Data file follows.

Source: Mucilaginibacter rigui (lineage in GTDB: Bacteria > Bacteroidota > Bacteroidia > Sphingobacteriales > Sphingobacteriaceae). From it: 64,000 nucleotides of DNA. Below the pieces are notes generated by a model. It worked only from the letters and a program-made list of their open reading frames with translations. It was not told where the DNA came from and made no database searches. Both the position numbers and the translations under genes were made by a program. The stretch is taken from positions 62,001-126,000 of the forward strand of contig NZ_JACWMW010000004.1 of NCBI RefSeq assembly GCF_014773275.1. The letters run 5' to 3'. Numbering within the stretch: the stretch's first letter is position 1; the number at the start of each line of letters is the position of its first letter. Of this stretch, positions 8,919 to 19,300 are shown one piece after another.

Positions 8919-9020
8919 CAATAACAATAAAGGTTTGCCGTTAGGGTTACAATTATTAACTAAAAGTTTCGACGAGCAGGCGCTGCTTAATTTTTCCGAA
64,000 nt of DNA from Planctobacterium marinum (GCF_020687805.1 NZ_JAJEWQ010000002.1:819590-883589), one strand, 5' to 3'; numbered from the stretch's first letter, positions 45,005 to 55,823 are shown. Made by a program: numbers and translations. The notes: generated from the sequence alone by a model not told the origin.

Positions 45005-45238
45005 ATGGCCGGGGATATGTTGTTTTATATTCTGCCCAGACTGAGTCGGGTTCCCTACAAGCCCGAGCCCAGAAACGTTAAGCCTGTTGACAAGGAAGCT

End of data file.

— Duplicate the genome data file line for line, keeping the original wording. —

Source: Mucilaginibacter rigui (lineage in GTDB: Bacteria > Bacteroidota > Bacteroidia > Sphingobacteriales > Sphingobacteriaceae). From it: 64,000 nucleotides of DNA. Below the pieces are notes generated by a model. It worked only from the letters and a program-made list of their open reading frames with translations. It was not told where the DNA came from and made no database searches. Both the position numbers and the translations under genes were made by a program. The stretch is taken from positions 62,001-126,000 of the forward strand of contig NZ_JACWMW010000004.1 of NCBI RefSeq assembly GCF_014773275.1. The letters run 5' to 3'. Numbering within the stretch: the stretch's first letter is position 1; the number at the start of each line of letters is the position of its first letter. Of this stretch, positions 8,919 to 19,300 are shown one piece after another.

Positions 8919-9020
8919 CAATAACAATAAAGGTTTGCCGTTAGGGTTACAATTATTAACTAAAAGTTTCGACGAGCAGGCGCTGCTTAATTTTTCCGAA
64,000 nt of DNA from Planctobacterium marinum (GCF_020687805.1 NZ_JAJEWQ010000002.1:819590-883589), one strand, 5' to 3'; numbered from the stretch's first letter, positions 45,005 to 55,823 are shown. Made by a program: numbers and translations. The notes: generated from the sequence alone by a model not told the origin.

Positions 45005-45238
45005 ATGGCCGGGGATATGTTGTTTTATATTCTGCCCAGACTGAGTCGGGTTCCCTACAAGCCCGAGCCCAGAAACGTTAAGCCTGTTGACAAGGAAGCT